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Windows Vista Security: Praxisorientierte Sicherheit für Profis by Marcus Nasarek

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Chapter 13
CHAPTER 13
Making the Most of Your Computers
Accessories
13
If you haven’t already noticed, let me be the first to tell you that Windows Vista has
more accessories than you’ll probably ever use. Hidden among all those accessories
are some true gems, including the Snipping Tool, a handy utility that you can use to
capture screens and windows, and Windows Speech Recognition, a program you can
use to dictate documents and control programs using your voice and a microphone.
You’ll find plenty of extras for both laptops and Tablet PCs too, including the Mobil-
ity Center, Pen Flicks, Sticky Notes, Input Panel, and Windows Journal. You’ll also
find accessories for making your computer more accessible to the handicapped,
including the Ease of Access Center, Magnifier, Narrator, and On-Screen Keyboard.
Capturing Screens and Windows with the Snipping Tool
One of my favorite accessories in Windows Vista is the Snipping Tool. The Snipping
Tool captures any screen elements that you select, including text and images. A cap-
tured element is referred to as a snip, and you can insert snips easily into documents
and email messages.
Creating Snips
You can open the Snipping Tool by clicking Start, clicking All Programs, clicking Acces-
sories, and then selecting Snipping Tool. The Snipping Tool starts in New Snip mode,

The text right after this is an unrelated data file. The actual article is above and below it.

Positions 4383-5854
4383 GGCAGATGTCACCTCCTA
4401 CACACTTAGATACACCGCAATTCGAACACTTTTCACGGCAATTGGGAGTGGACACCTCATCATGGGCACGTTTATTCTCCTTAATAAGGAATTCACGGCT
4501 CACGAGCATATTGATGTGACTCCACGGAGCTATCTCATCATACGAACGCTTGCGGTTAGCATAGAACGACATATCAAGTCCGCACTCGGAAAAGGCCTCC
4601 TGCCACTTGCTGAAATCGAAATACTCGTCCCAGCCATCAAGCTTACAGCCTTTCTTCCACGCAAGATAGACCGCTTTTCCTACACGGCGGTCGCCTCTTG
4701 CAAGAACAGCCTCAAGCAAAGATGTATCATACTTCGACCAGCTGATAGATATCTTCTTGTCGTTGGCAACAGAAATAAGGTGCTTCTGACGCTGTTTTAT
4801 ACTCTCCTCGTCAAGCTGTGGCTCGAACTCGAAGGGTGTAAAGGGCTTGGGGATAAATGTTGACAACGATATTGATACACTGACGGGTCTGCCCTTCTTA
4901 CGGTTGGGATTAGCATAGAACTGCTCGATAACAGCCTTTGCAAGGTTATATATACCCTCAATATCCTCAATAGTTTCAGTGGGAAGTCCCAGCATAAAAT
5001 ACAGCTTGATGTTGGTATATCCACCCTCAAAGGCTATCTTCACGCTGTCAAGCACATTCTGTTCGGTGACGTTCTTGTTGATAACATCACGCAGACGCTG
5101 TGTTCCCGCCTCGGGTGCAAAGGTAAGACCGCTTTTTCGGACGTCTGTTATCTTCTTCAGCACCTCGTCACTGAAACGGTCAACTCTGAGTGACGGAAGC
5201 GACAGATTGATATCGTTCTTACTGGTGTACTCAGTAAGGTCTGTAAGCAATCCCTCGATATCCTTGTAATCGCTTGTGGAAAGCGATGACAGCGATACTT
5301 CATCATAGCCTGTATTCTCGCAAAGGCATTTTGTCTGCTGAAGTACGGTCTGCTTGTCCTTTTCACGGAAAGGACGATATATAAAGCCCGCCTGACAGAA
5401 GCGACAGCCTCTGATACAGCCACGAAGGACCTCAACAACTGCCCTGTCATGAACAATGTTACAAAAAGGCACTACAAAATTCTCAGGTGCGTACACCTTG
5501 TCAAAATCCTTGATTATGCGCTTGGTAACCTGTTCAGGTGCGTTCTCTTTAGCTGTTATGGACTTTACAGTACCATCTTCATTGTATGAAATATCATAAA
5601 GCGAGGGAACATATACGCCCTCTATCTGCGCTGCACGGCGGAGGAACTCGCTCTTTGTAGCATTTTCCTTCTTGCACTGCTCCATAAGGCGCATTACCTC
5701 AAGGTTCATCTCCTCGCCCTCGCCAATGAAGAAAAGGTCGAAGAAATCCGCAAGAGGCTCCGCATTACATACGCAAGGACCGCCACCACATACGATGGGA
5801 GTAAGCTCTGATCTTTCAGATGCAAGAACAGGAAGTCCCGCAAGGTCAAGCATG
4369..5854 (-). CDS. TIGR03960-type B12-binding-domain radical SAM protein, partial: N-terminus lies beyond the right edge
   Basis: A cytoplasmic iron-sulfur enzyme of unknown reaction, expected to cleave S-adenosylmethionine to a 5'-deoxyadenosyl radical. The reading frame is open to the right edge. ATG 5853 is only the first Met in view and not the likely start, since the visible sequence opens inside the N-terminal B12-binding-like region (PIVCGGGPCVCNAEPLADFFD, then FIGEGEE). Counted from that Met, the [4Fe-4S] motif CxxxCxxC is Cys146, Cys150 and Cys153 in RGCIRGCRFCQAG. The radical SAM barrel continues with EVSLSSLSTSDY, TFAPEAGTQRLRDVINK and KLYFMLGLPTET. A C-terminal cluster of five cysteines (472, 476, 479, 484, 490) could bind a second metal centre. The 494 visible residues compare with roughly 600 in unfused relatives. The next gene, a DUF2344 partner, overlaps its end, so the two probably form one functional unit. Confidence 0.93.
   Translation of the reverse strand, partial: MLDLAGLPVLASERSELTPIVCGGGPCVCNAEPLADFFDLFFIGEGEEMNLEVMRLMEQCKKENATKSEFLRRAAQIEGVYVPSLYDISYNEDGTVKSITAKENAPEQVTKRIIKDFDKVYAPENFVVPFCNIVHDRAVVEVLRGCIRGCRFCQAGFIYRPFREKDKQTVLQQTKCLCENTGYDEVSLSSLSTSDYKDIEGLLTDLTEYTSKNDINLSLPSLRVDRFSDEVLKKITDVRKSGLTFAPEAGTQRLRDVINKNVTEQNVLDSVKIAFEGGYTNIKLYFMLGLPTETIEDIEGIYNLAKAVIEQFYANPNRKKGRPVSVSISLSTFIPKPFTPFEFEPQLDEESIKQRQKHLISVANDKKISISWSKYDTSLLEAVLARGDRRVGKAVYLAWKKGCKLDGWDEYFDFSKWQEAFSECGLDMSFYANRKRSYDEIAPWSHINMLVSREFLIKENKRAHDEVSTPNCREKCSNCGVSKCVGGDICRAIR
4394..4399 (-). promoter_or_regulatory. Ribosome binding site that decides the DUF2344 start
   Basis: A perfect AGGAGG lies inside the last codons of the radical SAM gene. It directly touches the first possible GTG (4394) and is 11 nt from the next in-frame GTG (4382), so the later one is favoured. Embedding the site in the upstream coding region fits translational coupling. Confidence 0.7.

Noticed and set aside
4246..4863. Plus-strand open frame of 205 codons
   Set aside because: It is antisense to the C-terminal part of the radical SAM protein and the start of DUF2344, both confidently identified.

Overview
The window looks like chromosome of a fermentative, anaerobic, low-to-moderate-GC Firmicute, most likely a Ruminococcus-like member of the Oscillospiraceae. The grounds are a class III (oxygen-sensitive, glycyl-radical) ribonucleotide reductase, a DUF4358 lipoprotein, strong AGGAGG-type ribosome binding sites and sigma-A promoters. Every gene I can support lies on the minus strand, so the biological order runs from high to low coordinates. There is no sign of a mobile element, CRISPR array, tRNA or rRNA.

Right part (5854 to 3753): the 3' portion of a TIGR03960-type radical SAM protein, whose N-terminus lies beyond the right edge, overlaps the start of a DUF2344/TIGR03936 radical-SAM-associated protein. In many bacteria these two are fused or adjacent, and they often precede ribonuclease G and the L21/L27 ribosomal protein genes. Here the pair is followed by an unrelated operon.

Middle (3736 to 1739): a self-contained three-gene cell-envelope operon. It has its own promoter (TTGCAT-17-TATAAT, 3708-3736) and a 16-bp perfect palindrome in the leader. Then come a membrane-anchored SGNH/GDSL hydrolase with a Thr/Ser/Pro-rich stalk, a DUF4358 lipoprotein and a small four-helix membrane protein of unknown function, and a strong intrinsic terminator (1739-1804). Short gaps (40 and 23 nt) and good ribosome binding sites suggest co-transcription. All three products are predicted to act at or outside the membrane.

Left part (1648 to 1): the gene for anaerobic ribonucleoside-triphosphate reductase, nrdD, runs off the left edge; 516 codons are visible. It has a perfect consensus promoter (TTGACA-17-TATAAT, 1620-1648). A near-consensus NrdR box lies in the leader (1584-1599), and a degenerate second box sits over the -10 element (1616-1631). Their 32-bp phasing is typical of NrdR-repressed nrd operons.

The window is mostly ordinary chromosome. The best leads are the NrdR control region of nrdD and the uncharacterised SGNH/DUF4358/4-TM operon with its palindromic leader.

which is the mode for capturing snips. The Snipping Tool has four capture modes:
Free-form Snip
In Free-form Snip mode, you outline the area that you want to snip by drawing
freehand around it. You capture a snip in this mode by clicking and then drag-
ging to outline the area you want to capture.
Rectangular Snip
In Rectangular Snip mode, you outline the area that you want to snip by draw-
ing a rectangle around it. You capture a snip in this mode by clicking and then
dragging around the area that you want to capture.
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Chapter 13: Making the Most of Your Computer’s Accessories
Window Snip
In Window Snip mode, you capture an entire window as a snip. You capture a
snip in this mode by moving the mouse pointer over the window that you want
to capture, and then clicking.
Full-screen Snip
In Full-screen Snip mode, you capture the full screen as a snip. When you select
this mode, the full screen is captured automatically.
Figure 13-1 shows the Snipping Tool in New Snip mode. From left to right, the but-
tons on the toolbar are used as follows:
New
The New button starts a new capture using the default mode or the last capture
mode you used.
Capture Options
The Capture Options button to the right of the New button sets the capture
mode.
Cancel
The Cancel button cancels the current capture.
Options
The Options button sets capture options.
You can capture a snip by following these steps:
1. Click Start, click All Programs, click Accessories, and then select Snipping Tool.
The Snipping Tool is displayed in the foreground, and the rest of the screen is
brightened automatically to make it easier to distinguish the Snipping Tool inter-
face elements from the background elements you are capturing.
2. Click the Capture Options button and select the capture mode you want to use.
3. Capture your snip. As Figure 13-2 shows, you capture a rectangular snip by
clicking and then dragging around the area that you want to capture.
4. When you release the mouse button, the Snipping Tool captures the snip and
shows the editing view. You can then use the editing view to edit the snip, as dis-
cussed in the next section, “Editing and Saving Your Snips.”
Figure 13-1. Using the Snipping Tool to capture windows and screens

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